For an organization that is achieving both rapid growth and high-level performance, building a coaching culture may not be enough. After all, the skill, talent and training are likely already there. It’s what has allowed the organization to succeed at the level it has.
“What do you think about building a coaching culture?”
The high-octane company is more like a high-performance sports car or an Olympic athlete. Just as the elite athlete does not need a basic coach, the organization needs something beyond basic training.
At the highest levels of performance, success is about incremental shifts and advantages. The elite athlete excels at a level a fraction of a degree better than the competition. The team behind the high-performance sports car works on reducing the time spent in the pit by microseconds and focuses on giving the machine advantages of millimeters on the track. The second-best car may lose a race by a half of a second (or less).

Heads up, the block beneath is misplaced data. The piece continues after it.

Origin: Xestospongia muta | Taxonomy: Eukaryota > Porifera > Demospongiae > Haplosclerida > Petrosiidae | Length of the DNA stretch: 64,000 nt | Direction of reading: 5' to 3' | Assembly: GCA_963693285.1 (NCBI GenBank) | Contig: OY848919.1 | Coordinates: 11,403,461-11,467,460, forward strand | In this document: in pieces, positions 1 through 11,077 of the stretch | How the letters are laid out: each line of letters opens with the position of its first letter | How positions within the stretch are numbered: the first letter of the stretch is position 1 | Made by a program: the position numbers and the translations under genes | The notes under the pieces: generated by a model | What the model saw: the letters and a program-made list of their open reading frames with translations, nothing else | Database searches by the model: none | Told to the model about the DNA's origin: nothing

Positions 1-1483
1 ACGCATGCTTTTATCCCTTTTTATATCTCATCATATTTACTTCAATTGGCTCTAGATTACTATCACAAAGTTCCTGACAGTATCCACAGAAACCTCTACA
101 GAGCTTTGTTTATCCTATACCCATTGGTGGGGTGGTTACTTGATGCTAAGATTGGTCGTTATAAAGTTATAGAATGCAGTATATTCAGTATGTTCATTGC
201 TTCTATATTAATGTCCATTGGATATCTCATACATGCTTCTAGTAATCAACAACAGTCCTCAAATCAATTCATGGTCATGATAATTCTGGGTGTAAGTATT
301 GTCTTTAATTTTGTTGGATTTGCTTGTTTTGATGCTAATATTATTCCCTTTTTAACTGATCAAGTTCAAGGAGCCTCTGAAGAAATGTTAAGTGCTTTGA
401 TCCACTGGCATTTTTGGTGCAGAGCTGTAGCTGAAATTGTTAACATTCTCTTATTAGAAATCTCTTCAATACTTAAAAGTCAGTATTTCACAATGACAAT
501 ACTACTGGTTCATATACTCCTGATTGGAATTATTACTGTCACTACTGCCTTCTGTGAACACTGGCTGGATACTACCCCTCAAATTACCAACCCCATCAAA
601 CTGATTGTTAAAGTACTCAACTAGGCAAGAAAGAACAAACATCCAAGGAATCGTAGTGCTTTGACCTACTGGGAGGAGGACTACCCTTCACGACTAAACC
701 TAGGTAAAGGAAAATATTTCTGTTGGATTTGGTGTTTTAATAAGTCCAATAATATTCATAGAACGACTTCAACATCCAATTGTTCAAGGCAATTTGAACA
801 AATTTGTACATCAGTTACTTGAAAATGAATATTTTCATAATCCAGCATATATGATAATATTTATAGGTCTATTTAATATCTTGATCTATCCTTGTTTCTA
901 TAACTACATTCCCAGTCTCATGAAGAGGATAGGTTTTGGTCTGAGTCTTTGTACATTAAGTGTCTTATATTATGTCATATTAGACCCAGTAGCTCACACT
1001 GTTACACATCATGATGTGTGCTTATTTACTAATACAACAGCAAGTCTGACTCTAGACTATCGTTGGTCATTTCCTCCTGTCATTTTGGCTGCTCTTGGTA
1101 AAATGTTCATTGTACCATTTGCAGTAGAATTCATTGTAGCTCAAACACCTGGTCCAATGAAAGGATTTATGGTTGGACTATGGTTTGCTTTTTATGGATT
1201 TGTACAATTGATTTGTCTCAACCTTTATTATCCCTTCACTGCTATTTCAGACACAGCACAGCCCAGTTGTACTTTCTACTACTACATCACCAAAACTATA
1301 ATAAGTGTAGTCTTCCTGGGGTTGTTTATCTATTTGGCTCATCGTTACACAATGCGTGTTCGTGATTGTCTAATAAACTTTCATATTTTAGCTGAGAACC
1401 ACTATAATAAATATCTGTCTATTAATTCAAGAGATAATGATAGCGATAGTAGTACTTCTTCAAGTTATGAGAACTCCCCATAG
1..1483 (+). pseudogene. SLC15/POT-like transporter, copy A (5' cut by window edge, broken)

At the highest levels, tiny variances in performance make all the difference, and that is true for high-octane businesses, too. Businesses succeeding at the top of their game and growing fast may need to go beyond coaching to develop a system-wide approach to improve even beyond the highest level.
Just as Olympians develop muscle memory so they can step fully into a state of flow, executives performing at the highest level can learn to work together more seamlessly, so exceptional business performance is maintained even in times of rapid growth. For this type of organization, it becomes important to develop a culture where extraordinary performance is the basic standard that automatically shows up day after day.